For propagation purposes I really like to plant cuttings in the winter. I plant in ground, so this may not apply to cuttings that are planted indoors. But outdoors in the winter the cacti go into a dormant phase where they barely grow. So cuttings planted in the winter don't try to push out any new vegetative growth. But they do grow roots during this time. So in the spring when the temps warm up again and vegetative growth resumes they already have roots established below the soil line. This really helps a lot with limiting etiolation. The cuttings can better support the new vegetative growth because of those roots and the new growth is less prone to being etiolated. December is the ideal month to plant cuttings from what I have seen, and I guess the Southern Hemisphere equivalent would be June.

I wanted to chime in since my pedro is blowing up and I was considering when to cut it. So you just plant them in winter, but you cut them earlier? I know it's best to take cuttings during active growth, but I really don't want to cut mine right now. I was thinking maybe October, or next spring.

But etiolation is another quandary. Potting during dormancy should help? I'm just wondering since I'll have to bring my plants in for the winter, and that may mess with their dormancy and cause etiolation. I have a pedro cutting that is growing skinny at the top even though it is a fat tip and gets direct sunlight. Is this because the growth correlates with how much roots it has? I don't want my beautiful cuttings to grow all skinny and I don't know what to do exactly.
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Wolfnippletip
#7 Posted : 8/8/2019 1:34:27 AM

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They will etiolate if they don't get enough light and aren't dormant, but newly rooted cuttings will etiolate until the roots are fully developed. I like to go ahead and let new cuttings grow skinny a full Season and then cut them back in the middle of the next Season, that way it will pup quickly and the pups usually are fatter since by then the roots are good.

I always am hesitant to cut them back, but go hog wild once I start.
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Nathaniel
#8 Posted : 8/8/2019 3:01:07 AM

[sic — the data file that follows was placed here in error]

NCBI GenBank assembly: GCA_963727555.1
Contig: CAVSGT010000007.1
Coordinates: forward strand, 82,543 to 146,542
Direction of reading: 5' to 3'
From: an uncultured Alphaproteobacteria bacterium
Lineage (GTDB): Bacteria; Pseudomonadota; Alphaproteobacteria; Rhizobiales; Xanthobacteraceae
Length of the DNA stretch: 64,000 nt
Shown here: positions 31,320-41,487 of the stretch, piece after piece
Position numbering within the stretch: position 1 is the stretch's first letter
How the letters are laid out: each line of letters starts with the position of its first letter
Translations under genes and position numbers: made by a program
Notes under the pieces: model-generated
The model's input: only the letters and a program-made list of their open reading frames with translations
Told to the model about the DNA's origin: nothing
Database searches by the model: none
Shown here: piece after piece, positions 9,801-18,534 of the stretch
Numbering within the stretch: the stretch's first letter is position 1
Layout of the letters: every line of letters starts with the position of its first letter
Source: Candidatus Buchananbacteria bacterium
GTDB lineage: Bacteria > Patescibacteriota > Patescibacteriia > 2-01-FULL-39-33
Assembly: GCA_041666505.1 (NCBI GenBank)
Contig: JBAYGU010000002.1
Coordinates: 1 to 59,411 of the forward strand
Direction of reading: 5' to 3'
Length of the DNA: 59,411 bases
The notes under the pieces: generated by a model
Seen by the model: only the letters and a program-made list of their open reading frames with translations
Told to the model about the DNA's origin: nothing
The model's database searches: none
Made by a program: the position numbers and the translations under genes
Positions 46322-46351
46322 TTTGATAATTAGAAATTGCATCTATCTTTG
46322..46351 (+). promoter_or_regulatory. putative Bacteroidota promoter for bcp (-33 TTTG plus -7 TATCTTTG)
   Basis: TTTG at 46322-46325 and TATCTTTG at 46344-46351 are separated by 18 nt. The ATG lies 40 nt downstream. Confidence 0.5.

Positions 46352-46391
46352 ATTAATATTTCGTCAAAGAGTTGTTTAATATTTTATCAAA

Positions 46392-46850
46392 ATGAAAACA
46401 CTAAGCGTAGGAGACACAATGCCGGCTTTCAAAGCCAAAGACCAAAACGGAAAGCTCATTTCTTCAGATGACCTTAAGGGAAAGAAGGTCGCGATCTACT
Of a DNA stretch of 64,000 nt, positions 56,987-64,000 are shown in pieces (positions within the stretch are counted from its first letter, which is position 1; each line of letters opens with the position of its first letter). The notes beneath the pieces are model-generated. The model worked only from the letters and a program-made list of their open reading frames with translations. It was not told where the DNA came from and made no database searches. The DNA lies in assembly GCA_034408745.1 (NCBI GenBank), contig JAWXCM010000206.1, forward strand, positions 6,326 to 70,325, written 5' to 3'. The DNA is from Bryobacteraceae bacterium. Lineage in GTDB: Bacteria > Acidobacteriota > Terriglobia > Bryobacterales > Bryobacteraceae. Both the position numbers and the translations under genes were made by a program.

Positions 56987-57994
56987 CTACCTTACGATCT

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Wolfnippletip wrote:
They will etiolate if they don't get enough light and aren't dormant, but newly rooted cuttings will etiolate until the roots are fully developed. I like to go ahead and let new cuttings grow skinny a full Season and then cut them back in the middle of the next Season, that way it will pup quickly and the pups usually are fatter since by then the roots are good.

I always am hesitant to cut them back, but go hog wild once I start.

Thumbs up Thanks for the tip! I was hoping my little pedro cutting would continue growing fat, but I guess I'm going to have to cut it back.

I'll have some nice cuttings after this season so I would like to keep them growing fat. I might have to try potting them in the winter!
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twitchy
#9 Posted : 8/8/2019 7:31:21 AM

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I read somewhere once that Jasmine has some chemical signal in it that can trigger cacti to produce more alkaloids. I don't remember where I caught that, but it was definitely one of the guys that knew their stuff and was developing strains and the like. I'll see if I can't dig it up, anybody else remember that one?
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Nathaniel
#10 Posted : 8/9/2019 2:16:01 AM

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Wolfnippletip wrote:
They will etiolate if they don't get enough light and aren't dormant, but newly rooted cuttings will etiolate until the roots are fully developed. I like to go ahead and let new cuttings grow skinny a full Season and then cut them back in the middle of the next Season, that way it will pup quickly and the pups usually are fatter since by then the roots are good.

I always am hesitant to cut them back, but go hog wild once I start.

Do you store your cuttings in the meantime before planting them?